The research into this type if taping is in its early days, but there are some encouraging early studies showing performance improvement (1). Judging by the Olympics, the medical teams and their athletes certainly seem to think it helps them achieve their goals!  I am seeing some great results using this tape. We use Rock Tape because we find it is better than other sorts of tape. Here is how Rock Tape explain the difference. If you are getting any joint or muscle problems in your sport, then give me call to book an appointment to see if I can help.

Back pain – what car is best?

Previously, Brighton chiropractor Matthew Bennett, looked at what causes back pain in cars. As we saw, correct adjustment of your car seat will help. Seats are partly to blame but that is not the whole story. Poorly positioned pedals and steering wheels can make a bad problem worse.

So what is the ideal car for back sufferers?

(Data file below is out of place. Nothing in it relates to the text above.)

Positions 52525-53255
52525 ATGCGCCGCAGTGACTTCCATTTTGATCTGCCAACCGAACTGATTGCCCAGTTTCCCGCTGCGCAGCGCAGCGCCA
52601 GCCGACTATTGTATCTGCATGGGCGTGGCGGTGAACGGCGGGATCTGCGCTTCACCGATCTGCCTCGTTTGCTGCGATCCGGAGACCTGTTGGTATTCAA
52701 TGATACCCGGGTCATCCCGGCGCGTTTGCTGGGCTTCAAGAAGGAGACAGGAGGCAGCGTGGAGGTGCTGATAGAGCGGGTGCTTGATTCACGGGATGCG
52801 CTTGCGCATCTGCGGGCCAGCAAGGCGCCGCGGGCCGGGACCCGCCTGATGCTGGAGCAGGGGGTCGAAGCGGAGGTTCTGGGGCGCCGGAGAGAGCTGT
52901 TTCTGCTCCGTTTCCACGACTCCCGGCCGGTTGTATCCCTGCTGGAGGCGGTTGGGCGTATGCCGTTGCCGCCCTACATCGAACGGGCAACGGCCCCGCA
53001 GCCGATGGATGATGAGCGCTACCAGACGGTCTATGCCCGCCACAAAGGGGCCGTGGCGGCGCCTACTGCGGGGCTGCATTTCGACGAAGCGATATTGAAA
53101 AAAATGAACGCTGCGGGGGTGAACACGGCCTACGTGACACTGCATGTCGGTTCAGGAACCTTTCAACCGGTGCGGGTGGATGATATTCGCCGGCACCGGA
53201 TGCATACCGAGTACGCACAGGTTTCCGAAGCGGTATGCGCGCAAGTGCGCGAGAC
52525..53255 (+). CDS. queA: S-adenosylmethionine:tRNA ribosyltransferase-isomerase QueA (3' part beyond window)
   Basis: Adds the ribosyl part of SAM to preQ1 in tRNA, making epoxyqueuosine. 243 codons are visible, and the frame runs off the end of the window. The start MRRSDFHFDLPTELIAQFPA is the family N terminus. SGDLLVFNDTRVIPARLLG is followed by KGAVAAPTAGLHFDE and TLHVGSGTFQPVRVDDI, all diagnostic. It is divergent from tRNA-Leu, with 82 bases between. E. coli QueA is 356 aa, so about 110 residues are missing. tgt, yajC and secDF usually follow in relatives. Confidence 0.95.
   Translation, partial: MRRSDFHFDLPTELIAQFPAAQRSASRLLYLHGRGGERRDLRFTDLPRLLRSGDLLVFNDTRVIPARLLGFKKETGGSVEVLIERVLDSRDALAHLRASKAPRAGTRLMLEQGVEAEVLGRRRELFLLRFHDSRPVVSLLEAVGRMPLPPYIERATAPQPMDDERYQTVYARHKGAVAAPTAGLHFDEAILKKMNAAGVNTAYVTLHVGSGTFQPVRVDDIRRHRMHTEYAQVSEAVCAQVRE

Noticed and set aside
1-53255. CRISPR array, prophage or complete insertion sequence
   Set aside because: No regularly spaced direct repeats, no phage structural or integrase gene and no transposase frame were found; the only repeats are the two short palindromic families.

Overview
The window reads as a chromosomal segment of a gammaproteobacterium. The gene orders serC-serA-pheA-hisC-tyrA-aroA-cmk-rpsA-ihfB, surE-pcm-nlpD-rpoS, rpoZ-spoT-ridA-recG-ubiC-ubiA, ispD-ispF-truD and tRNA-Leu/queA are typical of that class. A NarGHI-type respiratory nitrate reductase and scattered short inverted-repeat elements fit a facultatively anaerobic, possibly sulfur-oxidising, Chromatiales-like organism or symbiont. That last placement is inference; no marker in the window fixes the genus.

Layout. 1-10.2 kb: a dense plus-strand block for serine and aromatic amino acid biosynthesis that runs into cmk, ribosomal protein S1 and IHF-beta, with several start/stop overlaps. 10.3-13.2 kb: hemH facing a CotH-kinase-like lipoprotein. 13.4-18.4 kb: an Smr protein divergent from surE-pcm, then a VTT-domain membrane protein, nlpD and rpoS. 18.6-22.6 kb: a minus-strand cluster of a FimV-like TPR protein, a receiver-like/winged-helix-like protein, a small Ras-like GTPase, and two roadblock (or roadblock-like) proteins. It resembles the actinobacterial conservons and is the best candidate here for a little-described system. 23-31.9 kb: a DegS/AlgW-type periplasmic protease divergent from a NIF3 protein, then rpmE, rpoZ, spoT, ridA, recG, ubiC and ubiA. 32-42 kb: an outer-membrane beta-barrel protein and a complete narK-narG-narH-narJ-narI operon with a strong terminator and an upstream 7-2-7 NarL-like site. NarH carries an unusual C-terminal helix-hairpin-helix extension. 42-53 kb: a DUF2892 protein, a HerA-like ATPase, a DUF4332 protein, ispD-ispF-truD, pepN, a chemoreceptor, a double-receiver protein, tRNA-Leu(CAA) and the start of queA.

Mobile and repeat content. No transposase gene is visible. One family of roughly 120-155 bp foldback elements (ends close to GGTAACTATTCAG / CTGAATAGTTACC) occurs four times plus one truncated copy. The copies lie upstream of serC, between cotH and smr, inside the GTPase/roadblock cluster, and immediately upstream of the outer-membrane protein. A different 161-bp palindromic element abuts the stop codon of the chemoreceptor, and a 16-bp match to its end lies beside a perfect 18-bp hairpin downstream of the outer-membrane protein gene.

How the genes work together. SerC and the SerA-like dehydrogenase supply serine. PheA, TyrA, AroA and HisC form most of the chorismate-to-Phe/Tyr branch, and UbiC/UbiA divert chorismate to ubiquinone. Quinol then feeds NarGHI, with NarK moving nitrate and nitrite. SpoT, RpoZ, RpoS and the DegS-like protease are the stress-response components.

Rule out small hatchbacks and super-minis. Their short wheelbase and often poor ride may well aggravate a bad back. Also rule out low slung sports cars with firm suspension even though sports seats can be very good. The ideal car must have all the usual car attributes of being reliable, economical and reasonably priced of course and for our purposes a high driving position is preferable.

So what car does all this? The Skoda Yeti. The Yeti wins our Sundial award for the best car to prevent back pain. The Yeti is slightly higher off the ground than a normal hatchback. It has a reasonable wheelbase and is available with 16 inch and 17 inch wheels. Avoid the 18 inch wheels though as there is not enough rubber to cushion the ride. It has large doors and is spacious inside. In fact it feels larger on the inside than it looks on the outside.